By Girish Shambu
HISTORY AND MEMORY: FOR AKIKO AND TAKASHIGE is available to stream for a limited time at Vimeo, thanks to Rea Tajiri.
There was this place they [my family] knew about. I had never been there, yet I had a memory for it.
– Rea Tajiri, in her voice-over.
I have been thankful, during social isolation, for the generosity of the many media artists, especially women of colour, who have shared their work on the Internet. Among them is Rea Tajiri, whose classic, half-hour experimental documentary video, History and Memory, has long been hard to see outside of art spaces and classrooms. I honestly cannot think of another short-form moving-image media work that performs such a profound philosophical intervention in the cinematic writing — and re-writing — of history while remaining so piercingly personal.
Almost immediately after its first appearance in 1991, Tajiri’s video began to attract strong interest from writers and scholars in multiple fields: feminism, documentary studies, experimental film. It also came during a great period of flowering for Asian-American film and media, which is the focus of a special dossier in the new (open-access) issue of Film Quarterly. Three decades on, the video has remained fresh and radical — and is ready for the larger audience, especially in Internet film culture, that it deserves and would embrace it.
The iconic heart of History and Memory is an image of a woman filling up her canteen on a hot and dusty day in the desert. The viewer can almost feel the coolness of the water as it splashes on the woman’s face. The image is a re-enactment in which Tajiri plays her own mother. Returning like a refrain, the shot haunts the entire work.
120,000 Japanese-Americans were imprisoned in internment camps during WWII in the aftermath of Pearl Harbor; the filmmaker’s mother was one of them. She was sent to a “relocation centre” (as the government euphemistically termed it) in the desert in Poston, Arizona. The image represents a story Tajiri’s mother told her when she was a child. But when asked about it as an adult, her mother had no recollection of it. Tajiri’s re-enactment was intended as a gift of memory for her mother.
When she set out to make History and Memory, the filmmaker was driven by two impulses: she wanted to learn more about her family’s experiences before she was born, and she simultaneously wanted to question which narratives selectively count as “history” and which do not.
The video cannily juxtaposes images from disparate sources in order to reveal how history is written. First, there is “official history”: American newsreel footage of the Pearl Harbour attack; images of the event taken from Japanese airplanes; the US Navy’s counter-attack from John Ford’s documentary December 7th; and excerpts from a US propaganda film that tries to sanitize Japanese-American relocation.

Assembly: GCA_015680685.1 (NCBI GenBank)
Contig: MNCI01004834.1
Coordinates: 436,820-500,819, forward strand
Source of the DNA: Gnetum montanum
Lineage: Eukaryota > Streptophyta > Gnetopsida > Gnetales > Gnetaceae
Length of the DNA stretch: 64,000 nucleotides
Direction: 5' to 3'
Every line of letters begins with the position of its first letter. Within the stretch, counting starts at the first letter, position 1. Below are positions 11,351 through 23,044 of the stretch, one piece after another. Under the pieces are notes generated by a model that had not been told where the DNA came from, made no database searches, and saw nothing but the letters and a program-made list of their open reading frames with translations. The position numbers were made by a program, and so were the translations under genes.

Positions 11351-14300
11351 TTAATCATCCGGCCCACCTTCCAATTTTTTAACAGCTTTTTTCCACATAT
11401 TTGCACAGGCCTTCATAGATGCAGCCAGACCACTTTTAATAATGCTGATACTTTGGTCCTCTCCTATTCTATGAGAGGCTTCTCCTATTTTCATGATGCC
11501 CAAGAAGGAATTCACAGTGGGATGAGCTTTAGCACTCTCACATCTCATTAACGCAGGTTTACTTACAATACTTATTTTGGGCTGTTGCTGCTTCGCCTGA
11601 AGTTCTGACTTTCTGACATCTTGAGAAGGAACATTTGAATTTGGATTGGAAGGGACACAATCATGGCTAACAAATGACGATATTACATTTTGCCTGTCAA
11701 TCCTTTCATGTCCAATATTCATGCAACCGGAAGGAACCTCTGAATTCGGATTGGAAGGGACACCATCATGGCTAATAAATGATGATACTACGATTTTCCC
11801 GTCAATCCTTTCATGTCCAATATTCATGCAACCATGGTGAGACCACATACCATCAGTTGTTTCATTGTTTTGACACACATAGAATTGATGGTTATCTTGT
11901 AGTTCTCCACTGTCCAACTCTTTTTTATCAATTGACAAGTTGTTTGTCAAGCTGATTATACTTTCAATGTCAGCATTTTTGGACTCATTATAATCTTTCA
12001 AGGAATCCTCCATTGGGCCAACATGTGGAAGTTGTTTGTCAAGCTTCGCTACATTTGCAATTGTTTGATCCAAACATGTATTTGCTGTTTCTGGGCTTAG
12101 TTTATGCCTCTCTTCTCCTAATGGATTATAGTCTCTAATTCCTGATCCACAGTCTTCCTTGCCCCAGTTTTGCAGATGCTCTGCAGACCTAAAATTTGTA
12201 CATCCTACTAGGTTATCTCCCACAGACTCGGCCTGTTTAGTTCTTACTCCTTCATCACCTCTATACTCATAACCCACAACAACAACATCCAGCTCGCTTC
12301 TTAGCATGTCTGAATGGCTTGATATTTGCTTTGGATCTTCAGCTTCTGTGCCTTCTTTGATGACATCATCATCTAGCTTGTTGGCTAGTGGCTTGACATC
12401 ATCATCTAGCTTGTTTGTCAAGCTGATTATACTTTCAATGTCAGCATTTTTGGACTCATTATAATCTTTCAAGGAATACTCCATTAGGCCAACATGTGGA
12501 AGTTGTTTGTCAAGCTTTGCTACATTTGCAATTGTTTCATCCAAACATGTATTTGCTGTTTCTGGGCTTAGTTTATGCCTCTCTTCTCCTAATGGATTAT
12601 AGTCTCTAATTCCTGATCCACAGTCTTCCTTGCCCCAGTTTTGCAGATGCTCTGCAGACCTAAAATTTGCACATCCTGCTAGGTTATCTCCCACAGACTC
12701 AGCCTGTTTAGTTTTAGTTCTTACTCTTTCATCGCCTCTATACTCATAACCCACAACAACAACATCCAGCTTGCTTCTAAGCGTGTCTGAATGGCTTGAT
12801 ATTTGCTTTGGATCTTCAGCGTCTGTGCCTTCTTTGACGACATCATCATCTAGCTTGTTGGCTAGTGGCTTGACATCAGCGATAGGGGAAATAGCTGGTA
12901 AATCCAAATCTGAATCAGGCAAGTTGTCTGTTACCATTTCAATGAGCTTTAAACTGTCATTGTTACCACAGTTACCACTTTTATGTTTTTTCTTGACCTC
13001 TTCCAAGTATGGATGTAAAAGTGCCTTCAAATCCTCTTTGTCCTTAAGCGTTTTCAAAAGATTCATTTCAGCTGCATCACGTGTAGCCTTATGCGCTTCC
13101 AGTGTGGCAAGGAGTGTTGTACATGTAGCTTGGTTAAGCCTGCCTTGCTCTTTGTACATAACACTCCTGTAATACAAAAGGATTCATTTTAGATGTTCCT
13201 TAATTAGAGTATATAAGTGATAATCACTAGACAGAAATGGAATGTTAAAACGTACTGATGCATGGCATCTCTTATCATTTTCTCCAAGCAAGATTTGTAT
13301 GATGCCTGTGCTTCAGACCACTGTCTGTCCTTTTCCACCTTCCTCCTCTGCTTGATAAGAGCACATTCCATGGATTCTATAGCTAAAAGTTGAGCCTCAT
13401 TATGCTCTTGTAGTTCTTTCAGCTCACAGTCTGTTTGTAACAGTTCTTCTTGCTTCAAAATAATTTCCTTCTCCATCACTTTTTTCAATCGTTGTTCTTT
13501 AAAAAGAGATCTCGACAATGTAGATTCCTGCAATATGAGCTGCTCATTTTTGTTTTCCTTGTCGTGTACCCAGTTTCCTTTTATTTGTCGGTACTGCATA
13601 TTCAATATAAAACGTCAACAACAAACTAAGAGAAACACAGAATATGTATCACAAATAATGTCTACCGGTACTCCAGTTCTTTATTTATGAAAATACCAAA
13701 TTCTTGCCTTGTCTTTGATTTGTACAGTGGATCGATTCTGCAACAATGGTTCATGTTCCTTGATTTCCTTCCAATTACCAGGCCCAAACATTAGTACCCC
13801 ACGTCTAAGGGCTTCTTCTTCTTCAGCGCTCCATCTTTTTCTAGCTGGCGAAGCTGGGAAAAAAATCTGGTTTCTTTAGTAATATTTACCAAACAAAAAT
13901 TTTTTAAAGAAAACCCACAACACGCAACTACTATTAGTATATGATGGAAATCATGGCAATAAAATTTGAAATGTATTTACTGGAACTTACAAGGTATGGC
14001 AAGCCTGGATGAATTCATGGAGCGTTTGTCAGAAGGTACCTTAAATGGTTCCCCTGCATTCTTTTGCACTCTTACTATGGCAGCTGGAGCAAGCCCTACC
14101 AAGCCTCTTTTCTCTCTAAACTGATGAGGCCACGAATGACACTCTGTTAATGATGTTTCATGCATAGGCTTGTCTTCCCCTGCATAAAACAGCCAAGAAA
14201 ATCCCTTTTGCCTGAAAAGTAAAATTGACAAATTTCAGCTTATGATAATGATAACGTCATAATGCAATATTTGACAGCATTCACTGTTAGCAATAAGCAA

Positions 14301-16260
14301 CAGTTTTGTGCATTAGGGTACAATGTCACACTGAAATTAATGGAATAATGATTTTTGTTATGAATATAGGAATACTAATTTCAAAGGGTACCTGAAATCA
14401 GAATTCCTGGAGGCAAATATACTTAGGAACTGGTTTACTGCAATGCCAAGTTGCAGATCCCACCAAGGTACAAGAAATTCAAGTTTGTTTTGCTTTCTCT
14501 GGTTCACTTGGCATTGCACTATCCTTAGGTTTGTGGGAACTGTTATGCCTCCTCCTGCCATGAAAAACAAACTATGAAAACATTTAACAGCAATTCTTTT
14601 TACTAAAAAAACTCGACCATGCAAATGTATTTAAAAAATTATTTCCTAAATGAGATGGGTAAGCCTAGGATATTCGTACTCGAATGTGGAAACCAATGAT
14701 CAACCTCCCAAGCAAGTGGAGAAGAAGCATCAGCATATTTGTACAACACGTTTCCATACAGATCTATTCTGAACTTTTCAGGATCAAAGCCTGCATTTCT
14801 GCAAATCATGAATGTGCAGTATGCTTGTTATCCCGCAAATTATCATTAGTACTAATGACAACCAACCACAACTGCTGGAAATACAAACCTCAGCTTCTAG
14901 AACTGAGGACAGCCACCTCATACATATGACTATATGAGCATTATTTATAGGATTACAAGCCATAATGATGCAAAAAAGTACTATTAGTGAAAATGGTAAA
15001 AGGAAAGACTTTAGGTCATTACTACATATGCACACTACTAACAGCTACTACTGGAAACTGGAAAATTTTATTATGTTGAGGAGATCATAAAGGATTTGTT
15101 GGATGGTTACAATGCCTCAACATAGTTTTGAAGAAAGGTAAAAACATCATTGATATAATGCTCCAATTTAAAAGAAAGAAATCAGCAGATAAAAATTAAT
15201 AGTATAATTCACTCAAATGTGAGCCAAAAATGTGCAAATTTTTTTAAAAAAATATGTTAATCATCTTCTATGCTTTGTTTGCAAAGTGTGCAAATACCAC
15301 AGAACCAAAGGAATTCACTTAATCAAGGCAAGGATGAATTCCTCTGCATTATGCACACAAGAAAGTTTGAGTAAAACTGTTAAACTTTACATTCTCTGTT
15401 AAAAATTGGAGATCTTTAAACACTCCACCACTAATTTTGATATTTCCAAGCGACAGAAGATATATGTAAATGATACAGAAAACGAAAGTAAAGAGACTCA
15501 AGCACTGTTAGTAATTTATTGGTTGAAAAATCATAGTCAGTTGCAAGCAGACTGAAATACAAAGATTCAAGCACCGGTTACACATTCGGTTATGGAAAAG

Next, there’s what we might call “unofficial history”, written by mainstream culture: clips from popular, star-driven Hollywood films such as From Here to Eternity (1953) and Yankee Doodle Dandy (1942); and Alan Parker’s sentimental Come See the Paradise (1990), which centres the white male protagonist (played by Dennis Quaid) rather than internment camp survivors. Both official and unofficial histories are dominant histories, authored and authorized either by the state or by the mainstream-media industrial complex.
Tajiri’s video counters these dominant images by proposing — and performing — new images and narratives, in the process writing a counter-history. She does this by marshalling home movies, archival photos, voice-over, and onscreen text to convey autobiographical accounts that are braided in a thick, audio-visual weave. It is an example of what Marita Sturken has called “cultural memory”, which springs from individuals — frequently women and people of colour — intervening in the process of history-making.
Not only history-making but memory-making too. Marianne Hirsch has coined the useful term “postmemory” to capture the impact of events, especially traumatic ones, that are transmitted inter-generationally to people who have not experienced them first hand, but who nonetheless develop an imaginative, projective “recall” of them. A preoccupation with memory, she adds, is especially strong for those populations, such as women, who have been marginalized by dominant histories.
Tajiri says in voice-over, “I remember having this feeling growing up that I was haunted by something, that I was living within a family of ghosts.” In giving expression to this haunting, her video becomes an act of memory construction that transcends the personal by finding affiliation with all other imaginative gestures of cultural memory that collectively refuse top-down history.